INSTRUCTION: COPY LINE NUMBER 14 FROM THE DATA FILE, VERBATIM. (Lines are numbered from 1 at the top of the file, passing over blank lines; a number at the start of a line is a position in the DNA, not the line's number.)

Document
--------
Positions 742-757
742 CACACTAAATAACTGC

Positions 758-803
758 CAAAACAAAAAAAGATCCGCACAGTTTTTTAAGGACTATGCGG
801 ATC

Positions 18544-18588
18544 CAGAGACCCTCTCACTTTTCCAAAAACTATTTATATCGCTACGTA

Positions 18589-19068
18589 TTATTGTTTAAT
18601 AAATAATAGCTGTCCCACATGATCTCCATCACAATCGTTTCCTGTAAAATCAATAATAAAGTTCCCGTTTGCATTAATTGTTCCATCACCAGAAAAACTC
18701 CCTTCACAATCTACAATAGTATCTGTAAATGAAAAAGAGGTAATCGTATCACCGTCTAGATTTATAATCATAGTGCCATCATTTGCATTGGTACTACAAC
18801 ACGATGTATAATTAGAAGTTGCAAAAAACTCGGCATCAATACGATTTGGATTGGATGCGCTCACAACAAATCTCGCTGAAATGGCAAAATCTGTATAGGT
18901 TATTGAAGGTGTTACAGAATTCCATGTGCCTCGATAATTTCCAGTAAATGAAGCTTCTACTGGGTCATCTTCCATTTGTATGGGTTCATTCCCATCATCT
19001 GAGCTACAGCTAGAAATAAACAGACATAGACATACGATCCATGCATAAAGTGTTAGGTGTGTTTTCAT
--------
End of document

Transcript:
19001 GAGCTACAGCTAGAAATAAACAGACATAGACATACGATCCATGCATAAAGTGTTAGGTGTGTTTTCAT